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Movie Review: Punking Out

By Mike Everleth ⋅ August 14, 2006

Exterior of CBGB with documentary film strips

I first saw and reviewed Punking Out, directed by Ric Shore, Maggi Carson and Juliusz Kossakowski, back at the 2001 New York Underground Film Festival during a marathon night of film viewing, which included four features and a couple of shorts. You can follow that link and read what I wrote, but I’ll reprint it here since it’s short and sweet:

[A] punk rock documentary short from 1978 called PUNKING OUT, covering specifically the hoopla surrounding legendary performance space CBGBs. Including classic live footage of Richard Hell, The Dead Boys & The Ramones, the most engaging aspect of PUNKING are interviews with music fans outside CBGBs. High on the excitement of seeing their favorite punk bands playing live, and possibly high on other substances, the fans’ barely coherent ruminations on their passion are hysterical. People caught in the heat of the moment and asked the right questions are necessary fodder for a great doc.

As you can see, I loved the film then so I was thrilled to see that it’s been released recently on DVD in a version newly restored by the Guggenheim Film Preservation Fund. This is too great of a film to have languished in obscurity. While a good retrospective documentary, like Kill Your Idols or The Filth and the Fury, can offer a nice flavor about a particular period of music history or a specific band by including live concert appearances, it also only allows the audience to understand the music from an intellectual perspective through cautioned reflection by the participants. In that regard, no other documentary has perfectly captured the energy and power of a musical explosion with an “You Are There” immediacy like Punking Out has.

One major mistake that most music documentaries make is that they’re almost always just about the band, leaving out one of the most vital components about rock ‘n’ roll: The effect it has on everyday fans. This is especially tragic for docs about punk rock where much of the punk philosophy is about breaking down the barrier between band and audience.

Punk rock is as much about the people playing the music as it is about those listening to it and where both sides of the stage can easily switch back and forth. For example, the young Dead Boys groupie Lydia Lunch interviewed in Punking Out about fucking all the band members and throwing her used tampons on stage eventually went on to be an early part of the short-lived No Wave movement with her band Teenage Jesus & The Jerks. Also interviewed in the film is Helen Wheels, who wrote lyrics for the Blue Oyster Cult and performed in her own eponymously named punk band.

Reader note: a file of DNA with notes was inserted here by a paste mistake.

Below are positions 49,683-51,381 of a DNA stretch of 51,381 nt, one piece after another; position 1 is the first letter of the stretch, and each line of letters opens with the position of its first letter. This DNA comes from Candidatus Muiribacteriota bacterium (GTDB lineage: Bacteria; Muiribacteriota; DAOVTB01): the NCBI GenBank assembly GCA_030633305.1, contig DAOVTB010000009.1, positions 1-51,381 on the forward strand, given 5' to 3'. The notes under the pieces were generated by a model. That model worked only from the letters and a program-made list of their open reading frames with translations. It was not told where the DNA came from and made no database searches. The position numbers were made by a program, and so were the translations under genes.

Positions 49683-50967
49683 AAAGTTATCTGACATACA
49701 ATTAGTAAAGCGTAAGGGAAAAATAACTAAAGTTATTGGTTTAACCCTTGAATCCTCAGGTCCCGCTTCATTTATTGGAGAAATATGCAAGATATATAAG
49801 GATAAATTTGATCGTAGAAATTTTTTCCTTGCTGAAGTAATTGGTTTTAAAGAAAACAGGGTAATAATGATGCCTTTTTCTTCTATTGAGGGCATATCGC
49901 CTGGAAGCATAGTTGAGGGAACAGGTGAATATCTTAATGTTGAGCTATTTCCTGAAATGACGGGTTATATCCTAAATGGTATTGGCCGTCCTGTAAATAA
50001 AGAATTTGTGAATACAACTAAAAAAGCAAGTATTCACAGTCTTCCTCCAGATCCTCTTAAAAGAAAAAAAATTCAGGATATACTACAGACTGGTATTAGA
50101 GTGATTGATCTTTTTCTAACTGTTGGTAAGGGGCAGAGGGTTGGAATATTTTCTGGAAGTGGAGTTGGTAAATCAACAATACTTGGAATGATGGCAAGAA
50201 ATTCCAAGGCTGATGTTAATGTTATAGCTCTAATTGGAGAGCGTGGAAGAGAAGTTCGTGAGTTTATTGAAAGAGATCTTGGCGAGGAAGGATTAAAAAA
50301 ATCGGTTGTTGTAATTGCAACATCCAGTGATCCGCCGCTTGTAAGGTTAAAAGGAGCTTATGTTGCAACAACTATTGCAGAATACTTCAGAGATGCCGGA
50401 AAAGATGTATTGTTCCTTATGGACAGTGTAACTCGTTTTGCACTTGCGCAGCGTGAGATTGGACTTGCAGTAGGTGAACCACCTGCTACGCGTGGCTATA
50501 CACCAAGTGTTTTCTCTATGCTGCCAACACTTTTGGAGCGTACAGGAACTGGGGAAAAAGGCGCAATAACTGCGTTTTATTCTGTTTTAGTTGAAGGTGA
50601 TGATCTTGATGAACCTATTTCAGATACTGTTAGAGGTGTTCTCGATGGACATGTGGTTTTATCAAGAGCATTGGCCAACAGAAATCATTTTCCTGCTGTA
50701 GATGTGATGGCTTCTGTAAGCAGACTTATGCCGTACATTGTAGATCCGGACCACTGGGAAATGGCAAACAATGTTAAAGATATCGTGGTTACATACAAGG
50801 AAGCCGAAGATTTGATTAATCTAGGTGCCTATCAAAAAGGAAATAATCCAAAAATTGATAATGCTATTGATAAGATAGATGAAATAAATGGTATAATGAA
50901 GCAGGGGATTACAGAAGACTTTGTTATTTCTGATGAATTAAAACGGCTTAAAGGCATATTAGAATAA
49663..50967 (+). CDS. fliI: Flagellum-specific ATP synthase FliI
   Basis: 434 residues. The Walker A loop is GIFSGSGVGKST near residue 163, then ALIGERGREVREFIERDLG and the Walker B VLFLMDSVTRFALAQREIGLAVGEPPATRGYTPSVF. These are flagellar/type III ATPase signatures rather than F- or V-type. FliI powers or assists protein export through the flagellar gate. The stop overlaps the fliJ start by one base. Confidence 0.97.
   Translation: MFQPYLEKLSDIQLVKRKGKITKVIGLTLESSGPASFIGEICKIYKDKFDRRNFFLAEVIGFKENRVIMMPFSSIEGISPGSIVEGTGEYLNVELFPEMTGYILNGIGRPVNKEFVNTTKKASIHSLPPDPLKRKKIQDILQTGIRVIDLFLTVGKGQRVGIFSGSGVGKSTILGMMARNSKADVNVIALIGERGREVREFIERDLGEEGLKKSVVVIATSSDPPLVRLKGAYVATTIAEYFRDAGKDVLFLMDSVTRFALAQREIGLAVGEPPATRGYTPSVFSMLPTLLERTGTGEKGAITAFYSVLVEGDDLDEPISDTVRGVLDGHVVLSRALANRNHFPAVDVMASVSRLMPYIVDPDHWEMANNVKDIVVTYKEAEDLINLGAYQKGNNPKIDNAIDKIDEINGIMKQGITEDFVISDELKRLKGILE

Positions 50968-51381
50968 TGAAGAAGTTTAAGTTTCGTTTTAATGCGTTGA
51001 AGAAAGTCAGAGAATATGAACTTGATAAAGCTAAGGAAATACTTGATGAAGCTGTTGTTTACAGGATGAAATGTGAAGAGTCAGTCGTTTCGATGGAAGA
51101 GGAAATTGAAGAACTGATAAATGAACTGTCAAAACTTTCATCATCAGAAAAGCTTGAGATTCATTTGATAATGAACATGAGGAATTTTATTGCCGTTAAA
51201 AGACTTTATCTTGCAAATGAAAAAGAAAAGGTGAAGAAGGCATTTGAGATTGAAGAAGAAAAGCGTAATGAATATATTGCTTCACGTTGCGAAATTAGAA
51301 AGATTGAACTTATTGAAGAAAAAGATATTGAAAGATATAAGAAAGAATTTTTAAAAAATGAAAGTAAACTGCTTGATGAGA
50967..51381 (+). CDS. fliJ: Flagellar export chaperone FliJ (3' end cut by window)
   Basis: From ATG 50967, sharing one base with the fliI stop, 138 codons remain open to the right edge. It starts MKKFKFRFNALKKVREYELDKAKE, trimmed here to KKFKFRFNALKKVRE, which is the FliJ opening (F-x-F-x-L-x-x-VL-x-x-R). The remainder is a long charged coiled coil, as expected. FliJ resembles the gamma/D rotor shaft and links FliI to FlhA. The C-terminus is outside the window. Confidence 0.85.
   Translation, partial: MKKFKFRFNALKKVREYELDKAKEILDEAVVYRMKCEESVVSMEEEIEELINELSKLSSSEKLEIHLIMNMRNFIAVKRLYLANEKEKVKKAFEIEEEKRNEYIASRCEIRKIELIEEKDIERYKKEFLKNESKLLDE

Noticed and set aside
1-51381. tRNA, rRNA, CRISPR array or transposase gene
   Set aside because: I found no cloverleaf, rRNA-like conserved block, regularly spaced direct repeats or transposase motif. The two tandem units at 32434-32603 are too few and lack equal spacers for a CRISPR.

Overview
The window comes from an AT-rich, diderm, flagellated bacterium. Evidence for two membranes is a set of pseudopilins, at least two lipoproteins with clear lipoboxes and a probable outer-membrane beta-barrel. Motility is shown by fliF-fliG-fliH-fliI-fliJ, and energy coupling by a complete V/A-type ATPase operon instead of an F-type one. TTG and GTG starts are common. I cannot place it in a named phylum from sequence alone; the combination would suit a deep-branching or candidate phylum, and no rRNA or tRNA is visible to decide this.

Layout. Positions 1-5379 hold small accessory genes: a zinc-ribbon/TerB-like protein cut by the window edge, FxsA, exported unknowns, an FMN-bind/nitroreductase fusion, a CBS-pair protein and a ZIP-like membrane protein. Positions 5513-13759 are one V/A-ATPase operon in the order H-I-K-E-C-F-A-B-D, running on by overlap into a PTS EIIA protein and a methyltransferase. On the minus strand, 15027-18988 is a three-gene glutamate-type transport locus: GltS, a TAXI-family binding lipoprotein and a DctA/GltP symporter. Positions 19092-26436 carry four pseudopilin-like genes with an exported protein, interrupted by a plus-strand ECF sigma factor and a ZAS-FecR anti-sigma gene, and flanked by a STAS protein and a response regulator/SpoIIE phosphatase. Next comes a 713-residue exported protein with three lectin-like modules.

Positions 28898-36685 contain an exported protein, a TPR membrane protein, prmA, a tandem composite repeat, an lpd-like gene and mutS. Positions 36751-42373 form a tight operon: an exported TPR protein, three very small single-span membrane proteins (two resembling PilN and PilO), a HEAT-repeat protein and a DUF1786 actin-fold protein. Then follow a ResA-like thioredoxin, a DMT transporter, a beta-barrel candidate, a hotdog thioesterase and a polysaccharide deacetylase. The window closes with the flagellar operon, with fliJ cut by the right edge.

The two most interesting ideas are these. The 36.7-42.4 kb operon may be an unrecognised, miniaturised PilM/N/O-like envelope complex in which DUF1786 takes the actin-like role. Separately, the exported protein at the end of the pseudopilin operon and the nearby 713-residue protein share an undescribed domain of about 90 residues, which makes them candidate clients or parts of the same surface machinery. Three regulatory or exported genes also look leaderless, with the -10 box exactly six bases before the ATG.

While interviewing rock/punk fans in various states of intoxication is documentary filmmaking gold (just ask Heavy Metal Parking Lot‘s Jeff Krulik), Punking Out also makes the brilliant move not to take the bands out of their environment for sit-down, hyper-intellectualized interviews. Instead, it grabs the performers backstage either before or after their sets while they’re still pumped up about performing, giving a real sense of urgency and fun to their answers to the interviewer’s questions. The real heart of the film is Dee Dee Ramone who is not only the most brutally honest, but gives the film its most memorable lines, such as: “The amps we have now they … they … they work!” And: “What do you want me to say? That I want all kids to go drink ammonia or something? No, I don’t want that.”

Of course, in addition to the fantastic interviews, there are some phenomenal live performances from the Ramones doing “Now I Wanna Sniff Some Glue” and the classic “Blitzkrieg Bop;” Dead Boys covering the Sex Pistols’ “Anarchy in the U.K.” and Richard Hell‘s anthemic “Blank Generation.”

To close on a sad note, the punk rock generation is truly dead. Just 30 years after the events of Punking Out, not only has been the music been totally co-opted and sanitized for the masses, but Joey, Dee Dee and Johnny Ramone have all passed away within the past five years; Helen Wheels died in 2000; the Dead Boys’ frontman Stiv Bators died in 1990 after being hit by a car. And, perhaps most sad of all, the infamous CBGB’s will close its doors for good on September 30, 2006 after being forced out by the Bowery Residents’ Committee, which will turn the place into a Gap or some other nefarious chain store. CBGB’s owner Hilly Kristal, who also makes an appearance in Punking Out, plans on relocating sometime in Las Vegas in the future.

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